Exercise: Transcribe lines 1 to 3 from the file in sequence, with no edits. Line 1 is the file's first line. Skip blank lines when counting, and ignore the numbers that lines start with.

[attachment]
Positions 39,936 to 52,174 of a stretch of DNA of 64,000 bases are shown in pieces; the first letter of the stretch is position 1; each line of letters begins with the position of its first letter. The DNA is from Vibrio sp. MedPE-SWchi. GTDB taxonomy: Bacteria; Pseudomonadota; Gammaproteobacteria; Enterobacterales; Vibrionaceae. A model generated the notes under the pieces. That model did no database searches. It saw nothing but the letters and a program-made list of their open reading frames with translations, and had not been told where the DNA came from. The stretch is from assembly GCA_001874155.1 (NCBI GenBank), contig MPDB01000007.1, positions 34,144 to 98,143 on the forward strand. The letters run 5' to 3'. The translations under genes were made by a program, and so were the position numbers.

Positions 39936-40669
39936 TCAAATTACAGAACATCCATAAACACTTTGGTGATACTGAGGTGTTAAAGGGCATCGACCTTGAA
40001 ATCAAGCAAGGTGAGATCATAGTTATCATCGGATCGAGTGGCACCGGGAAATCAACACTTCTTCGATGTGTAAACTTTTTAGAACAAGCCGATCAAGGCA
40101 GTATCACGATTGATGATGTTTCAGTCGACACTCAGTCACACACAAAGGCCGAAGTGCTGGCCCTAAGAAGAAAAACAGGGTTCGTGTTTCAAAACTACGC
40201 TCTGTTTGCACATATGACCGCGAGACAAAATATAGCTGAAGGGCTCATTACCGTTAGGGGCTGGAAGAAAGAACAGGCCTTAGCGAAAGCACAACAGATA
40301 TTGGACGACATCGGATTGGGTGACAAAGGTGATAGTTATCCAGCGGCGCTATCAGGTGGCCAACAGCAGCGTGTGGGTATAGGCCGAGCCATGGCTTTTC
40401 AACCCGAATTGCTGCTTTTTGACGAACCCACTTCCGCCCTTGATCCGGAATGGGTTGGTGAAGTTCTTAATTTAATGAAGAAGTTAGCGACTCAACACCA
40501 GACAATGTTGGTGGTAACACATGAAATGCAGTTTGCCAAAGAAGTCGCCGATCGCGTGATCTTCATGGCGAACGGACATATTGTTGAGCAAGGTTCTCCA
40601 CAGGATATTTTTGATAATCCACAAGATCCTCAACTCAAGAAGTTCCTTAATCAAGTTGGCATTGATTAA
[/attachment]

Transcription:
Positions 39,936 to 52,174 of a stretch of DNA of 64,000 bases are shown in pieces; the first letter of the stretch is position 1; each line of letters begins with the position of its first letter. The DNA is from Vibrio sp. MedPE-SWchi. GTDB taxonomy: Bacteria; Pseudomonadota; Gammaproteobacteria; Enterobacterales; Vibrionaceae. A model generated the notes under the pieces. That model did no database searches. It saw nothing but the letters and a program-made list of their open reading frames with translations, and had not been told where the DNA came from. The stretch is from assembly GCA_001874155.1 (NCBI GenBank), contig MPDB01000007.1, positions 34,144 to 98,143 on the forward strand. The letters run 5' to 3'. The translations under genes were made by a program, and so were the position numbers.

Positions 39936-40669
39936 TCAAATTACAGAACATCCATAAACACTTTGGTGATACTGAGGTGTTAAAGGGCATCGACCTTGAA